In May 2011, I graduated with a Master of Arts in History from the University of San Diego. During my final year in graduate school, I eagerly applied to as many history jobs as I could find. Contrary to the assumption that all History MAs go into teaching, I wanted to begin applying what I had learned in graduate school outside of the classroom. I hoped to find a job, particularly with a Park Service (e.g. National Park, State Park, Forest Service) where I could practice historical interpretation. Unable to find a local Park Service position, I broadened my scope to positions at museums, historical societies, historic preservation firms, auction houses, government agencies, and many others. To my dismay, I received very few interviews. Of those interviews, none translated into meaningful full-time employment. Reluctantly, I expanded my job search to include open positions at colleges and universities.
During my graduate program at University of San Diego, I worked in the Graduate Registrar Office. While this employment was convenient, I could easily head to class or the library to study before or after work, I never expected to make a career in higher education; I was studying history and planned go into that field upon graduation. However after graduation, with employment prospects dwindling, I decided to capitalize on my higher education administration knowledge in the hopes of gaining employment. Once I opened up to the thought of working outside of history, a whole world of possibilities revealed themselves. I quickly landed a position at a local university and was surprised by how relevant the skills I honed during my graduate education were when applied to my new employment in higher education.
Myself, like many other trained historians may not currently work within the field of history, but this does not mean our skills do not have a wide-range of application outside the world of academia. Academia is defined as “the teaching, studying, and scientific work that happens in colleges and universities.”1 In the article, The Many Careers of History PhDs: A Study of Job Outcomes, Spring 2013, authors Wood and Townsend research shows roughly 24% of individuals with a PhD in history work outside of professorships and academia.2 While this study only looked at PhDs, it is safe to assume the percentage of history BAs and MAs working outside of academia is even higher.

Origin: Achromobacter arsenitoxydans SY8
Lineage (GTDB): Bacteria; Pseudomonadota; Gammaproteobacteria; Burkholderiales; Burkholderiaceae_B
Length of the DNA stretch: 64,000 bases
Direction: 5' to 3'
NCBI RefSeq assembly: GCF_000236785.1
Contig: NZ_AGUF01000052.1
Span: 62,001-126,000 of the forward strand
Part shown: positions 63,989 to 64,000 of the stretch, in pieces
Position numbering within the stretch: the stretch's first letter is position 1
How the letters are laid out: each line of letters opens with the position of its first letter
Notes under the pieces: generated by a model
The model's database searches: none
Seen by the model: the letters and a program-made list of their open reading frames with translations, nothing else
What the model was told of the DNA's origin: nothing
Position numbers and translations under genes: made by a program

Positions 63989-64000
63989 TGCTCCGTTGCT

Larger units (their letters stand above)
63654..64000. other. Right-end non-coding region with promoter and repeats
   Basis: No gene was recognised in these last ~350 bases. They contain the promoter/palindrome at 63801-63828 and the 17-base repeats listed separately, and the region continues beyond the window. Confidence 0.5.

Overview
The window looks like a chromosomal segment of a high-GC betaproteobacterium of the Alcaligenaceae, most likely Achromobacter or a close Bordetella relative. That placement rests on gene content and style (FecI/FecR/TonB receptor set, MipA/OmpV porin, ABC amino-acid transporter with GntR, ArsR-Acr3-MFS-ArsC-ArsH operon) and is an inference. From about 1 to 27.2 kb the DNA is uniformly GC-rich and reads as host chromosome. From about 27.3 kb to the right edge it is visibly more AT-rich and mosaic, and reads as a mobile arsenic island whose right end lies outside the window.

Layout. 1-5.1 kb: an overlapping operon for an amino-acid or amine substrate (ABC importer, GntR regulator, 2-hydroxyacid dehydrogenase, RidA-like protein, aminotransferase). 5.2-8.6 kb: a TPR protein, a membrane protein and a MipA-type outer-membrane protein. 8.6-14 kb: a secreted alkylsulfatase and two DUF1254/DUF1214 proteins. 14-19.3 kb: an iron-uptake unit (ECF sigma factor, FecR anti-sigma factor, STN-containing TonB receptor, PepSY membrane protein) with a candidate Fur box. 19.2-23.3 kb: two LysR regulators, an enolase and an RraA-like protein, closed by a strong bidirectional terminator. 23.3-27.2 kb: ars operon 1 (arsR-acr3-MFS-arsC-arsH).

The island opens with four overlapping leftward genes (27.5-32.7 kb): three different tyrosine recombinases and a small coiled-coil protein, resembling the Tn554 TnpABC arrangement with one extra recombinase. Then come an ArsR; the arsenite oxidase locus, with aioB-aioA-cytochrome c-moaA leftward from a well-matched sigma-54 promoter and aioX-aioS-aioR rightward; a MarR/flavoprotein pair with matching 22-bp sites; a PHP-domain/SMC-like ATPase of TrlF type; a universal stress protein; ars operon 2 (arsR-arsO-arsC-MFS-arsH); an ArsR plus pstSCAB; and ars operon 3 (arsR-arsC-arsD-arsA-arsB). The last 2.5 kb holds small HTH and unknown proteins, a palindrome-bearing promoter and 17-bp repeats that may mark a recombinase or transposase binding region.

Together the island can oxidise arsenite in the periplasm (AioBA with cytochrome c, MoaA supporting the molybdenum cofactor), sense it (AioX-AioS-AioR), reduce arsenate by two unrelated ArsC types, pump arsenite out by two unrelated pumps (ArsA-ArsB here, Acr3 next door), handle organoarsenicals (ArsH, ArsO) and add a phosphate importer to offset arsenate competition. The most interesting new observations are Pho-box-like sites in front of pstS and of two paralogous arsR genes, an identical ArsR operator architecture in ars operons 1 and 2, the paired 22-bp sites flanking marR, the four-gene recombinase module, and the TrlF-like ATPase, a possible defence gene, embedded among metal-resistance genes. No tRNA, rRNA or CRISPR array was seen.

A Visualization of Job Titles for 2,500 History PhDs Who Graduated between 1998 and 2009 (From: “The Many Careers of History PhDs: A Study of Job Outcomes, Spring 2013.”)
According to the American Historical Association (AHA), some career opportunities for undergraduate history degrees include titles such as Elementary and Secondary School Teachers, Editor, Journalist, Legislative Support Worker, and Record Manager. Moreover, the AHA states that an education in history trains students in skills that can be applied across disciplines including research methodology, written and oral communication, and interpretation through information literacy.3 The Bureau of Labor Statistics defines a historian as individuals that conduct “…research, analyze, interpret, and present the past by studying historical documents and sources.”4 According to the Bureau of Labor Statistics website, the job outlook for 2014-2024 has a growth of only 2% (slower than average).5 Unfortunately, due to less available positions and a slow job market, individuals with a history degree are forced to explore employment opportunities outside the field of history; as such apply their skills into varying fields and disciplines.
What does this mean for individuals that hold a MA in history? Well, I think those with an MA in history fall somewhere in between, straddling the line between the academic and non-academic. In my own experience, the skills I acquired during my graduate education have a practical application to my current role in higher education administration. While I may not be writing historical articles for publication or conducting scholarly research, it does not mean that those writing and research skills go to waste. I routinely write and conduct research in my position. Additionally, the problem solving and qualitative reasoning skills that I developed during my graduate education have aided me with career growth in a non-historical field and translated into a position at a university usually reserved for individuals with graduate degrees in education or science. In this position, I facilitate the the program review process at my university by assisting faculty with the documentation, interpretation, and direct and indirect assessment of their program of study. This position aligns directly to the skills I gained in my history education such as document analysis (both primary and secondary), development of an argument with supporting documentation, and original research and interpretation of indirect assessment measures (surveys, interviews, and focus groups).
My graduate degree has developed into a set of skills that are innately versatile across multiple disciplines. Little did I know when I graduated in 2011 how adaptable my newly gained skills would be in a world outside of history. I am grateful for the knowledge I obtained through my history education and for the opportunities that knowledge base has provided me through real-world application.
1. Cambridge Dictionary
2. The Many Careers of History PhDs: A Study of Job Outcomes, Spring 2013
3. Careers for Students of History: Introduction
4. Occupational Outlook Handbook: Historians